Monson said there’s “no doubt” the young corner will play a significant role in Minnesota’s secondary this season after the departures Xavier Rhodes, Trae Waynes and Mackensie Alexander in free agency. But he added that Hughes “may have a fight on his hands to determine exactly how significant that role is.” Monson wrote:
The Vikings entire cornerback depth chart is essentially up in the air right now, with Hughes and Holton Hill needing to fend off competition from first- and third-round draft picks Jeff Gladney and Cameron Dantzler. Hughes has a lot working in his favor. He was a former first-round pick, which usually results in the team feeling it has a bigger investment in that player. He has missed a lot of time in his first two seasons and has played just 744 NFL snaps. He has also not been able to settle in to just one position. Starting outside, he played 138 snaps in the slot last season. And he was primarily a slot corner in more than one game.
Hughes likely has the inside track to being their No. 1 guy if he can have a strong camp and show he is indeed a first-round talent. If he can’t improve on back-to-back PFF coverage grades of around 60.0, though, he could find himself slipping to a nickel corner role or even further if the rookies hit the ground running.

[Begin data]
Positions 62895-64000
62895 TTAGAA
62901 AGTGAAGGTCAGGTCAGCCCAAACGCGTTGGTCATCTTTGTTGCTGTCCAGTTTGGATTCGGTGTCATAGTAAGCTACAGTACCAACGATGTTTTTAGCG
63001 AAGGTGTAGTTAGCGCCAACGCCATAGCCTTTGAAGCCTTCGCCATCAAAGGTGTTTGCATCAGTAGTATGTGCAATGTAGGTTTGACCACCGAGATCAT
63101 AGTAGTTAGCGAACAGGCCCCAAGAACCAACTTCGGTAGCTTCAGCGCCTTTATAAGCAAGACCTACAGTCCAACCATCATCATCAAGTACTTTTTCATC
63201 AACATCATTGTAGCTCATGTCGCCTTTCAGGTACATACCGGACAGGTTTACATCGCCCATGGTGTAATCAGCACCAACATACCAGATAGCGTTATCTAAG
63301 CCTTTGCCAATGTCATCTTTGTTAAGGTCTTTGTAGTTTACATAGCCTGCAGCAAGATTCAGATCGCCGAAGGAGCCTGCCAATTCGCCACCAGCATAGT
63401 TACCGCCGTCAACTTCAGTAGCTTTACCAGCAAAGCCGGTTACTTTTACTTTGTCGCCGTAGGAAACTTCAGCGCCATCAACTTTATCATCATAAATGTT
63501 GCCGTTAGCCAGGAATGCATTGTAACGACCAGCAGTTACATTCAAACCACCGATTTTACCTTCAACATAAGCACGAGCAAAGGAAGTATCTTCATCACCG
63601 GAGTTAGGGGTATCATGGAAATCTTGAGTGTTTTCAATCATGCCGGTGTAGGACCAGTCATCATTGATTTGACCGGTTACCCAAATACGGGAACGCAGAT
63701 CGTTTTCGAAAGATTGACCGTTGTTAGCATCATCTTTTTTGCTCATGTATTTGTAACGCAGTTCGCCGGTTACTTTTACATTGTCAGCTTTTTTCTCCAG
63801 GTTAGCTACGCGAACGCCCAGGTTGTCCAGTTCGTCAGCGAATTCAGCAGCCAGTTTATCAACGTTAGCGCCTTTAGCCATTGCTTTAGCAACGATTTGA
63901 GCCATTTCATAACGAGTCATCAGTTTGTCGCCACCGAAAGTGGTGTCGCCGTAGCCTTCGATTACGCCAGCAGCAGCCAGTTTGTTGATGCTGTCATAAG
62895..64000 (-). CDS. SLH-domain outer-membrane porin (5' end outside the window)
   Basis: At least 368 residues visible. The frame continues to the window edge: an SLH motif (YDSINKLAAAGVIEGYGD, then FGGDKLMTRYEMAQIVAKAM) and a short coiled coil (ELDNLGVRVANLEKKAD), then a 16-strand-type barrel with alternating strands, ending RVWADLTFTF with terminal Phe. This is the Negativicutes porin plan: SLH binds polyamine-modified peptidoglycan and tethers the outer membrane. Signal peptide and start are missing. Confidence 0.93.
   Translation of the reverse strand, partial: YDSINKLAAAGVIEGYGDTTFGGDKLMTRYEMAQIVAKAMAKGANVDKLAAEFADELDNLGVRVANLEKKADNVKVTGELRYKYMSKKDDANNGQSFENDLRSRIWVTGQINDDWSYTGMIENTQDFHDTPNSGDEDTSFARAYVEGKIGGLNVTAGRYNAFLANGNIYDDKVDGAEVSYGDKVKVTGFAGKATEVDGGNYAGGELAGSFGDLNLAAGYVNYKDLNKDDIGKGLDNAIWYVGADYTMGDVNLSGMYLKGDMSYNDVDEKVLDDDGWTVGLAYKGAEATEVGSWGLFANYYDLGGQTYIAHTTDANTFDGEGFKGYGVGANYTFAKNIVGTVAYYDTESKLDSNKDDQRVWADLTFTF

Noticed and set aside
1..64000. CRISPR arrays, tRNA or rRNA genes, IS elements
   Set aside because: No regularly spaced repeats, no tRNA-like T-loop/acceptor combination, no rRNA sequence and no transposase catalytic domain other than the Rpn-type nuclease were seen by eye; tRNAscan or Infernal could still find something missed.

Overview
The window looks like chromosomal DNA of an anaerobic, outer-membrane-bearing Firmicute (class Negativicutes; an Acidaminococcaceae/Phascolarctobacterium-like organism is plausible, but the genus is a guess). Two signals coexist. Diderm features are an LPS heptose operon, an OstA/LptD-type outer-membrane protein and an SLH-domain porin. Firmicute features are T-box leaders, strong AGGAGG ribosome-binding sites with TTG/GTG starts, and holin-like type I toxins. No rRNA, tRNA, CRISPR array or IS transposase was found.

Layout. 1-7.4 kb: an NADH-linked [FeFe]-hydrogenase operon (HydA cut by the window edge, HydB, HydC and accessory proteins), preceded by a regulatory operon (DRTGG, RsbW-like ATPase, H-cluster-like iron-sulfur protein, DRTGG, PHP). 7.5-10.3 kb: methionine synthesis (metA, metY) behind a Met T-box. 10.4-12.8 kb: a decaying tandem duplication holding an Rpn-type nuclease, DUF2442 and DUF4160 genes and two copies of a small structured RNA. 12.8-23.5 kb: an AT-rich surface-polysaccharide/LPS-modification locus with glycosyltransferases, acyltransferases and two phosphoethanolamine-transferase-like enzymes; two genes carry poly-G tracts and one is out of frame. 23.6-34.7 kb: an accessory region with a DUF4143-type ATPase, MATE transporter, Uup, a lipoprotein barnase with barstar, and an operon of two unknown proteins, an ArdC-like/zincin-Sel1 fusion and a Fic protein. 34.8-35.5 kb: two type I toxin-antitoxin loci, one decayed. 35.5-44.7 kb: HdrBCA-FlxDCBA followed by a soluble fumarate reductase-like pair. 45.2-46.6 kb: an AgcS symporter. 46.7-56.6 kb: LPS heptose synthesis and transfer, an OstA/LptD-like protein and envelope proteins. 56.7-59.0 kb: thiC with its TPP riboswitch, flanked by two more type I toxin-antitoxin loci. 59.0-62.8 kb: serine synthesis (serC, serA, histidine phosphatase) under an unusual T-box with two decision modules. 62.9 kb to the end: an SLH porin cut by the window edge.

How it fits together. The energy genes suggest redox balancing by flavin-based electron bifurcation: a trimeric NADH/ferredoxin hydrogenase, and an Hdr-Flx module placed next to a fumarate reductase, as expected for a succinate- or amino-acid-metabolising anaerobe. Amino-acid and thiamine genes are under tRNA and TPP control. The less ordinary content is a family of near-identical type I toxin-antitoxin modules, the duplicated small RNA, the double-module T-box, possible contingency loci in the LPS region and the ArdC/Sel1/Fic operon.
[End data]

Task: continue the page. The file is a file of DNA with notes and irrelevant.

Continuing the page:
Vikings Entertainment Network’s Gabe Henderson spotlighted by alma mater
Starting a new job in a new city can be challenging at any time, but Vikings Entertainment Network’s Gabe Henderson, whom the Vikings hired this spring as a producer, has navigated the transition from Washington to Minnesota during the coronavirus pandemic.
Henderson was spotlighted by his alma mater, Liberty University, where he played receiver and helped lead the Flames to the FCS playoffs for the first time in his senior season. Liberty’s Ted Allen wrote:
In 2010, Henderson was the second-rated quarterback in North Carolina when he was recruited by the Flames. He switched to wide receiver his junior year and eventually had a couple workouts with NFL teams at that position.
But, inspired by sports broadcasting legends like David Aldridge, Ahmad Rashad, and Stuart Scott, he discovered his true passion was for broadcasting, a specialization of his undergraduate communication degree.
Allen detailed Henderson’s career path, from working as video coordinator for Liberty’s Club Sports programs (where he covered sports “ranging from hockey and lacrosse to paintball and taekwondo), to a creative content specialist in the NFL with Washington to his current role with the Vikings.
Henderson expressed that “being in a front-facing position for the Vikings as a Black male speaks volumes.”
“I think it provides inspiration for younger people, and it makes me more excited [to be in Minnesota] because I know God didn’t put me in a position like this without a reason,” Henderson told Allen. “I’m just believing He is going to use me in a way that I can’t even imagine.”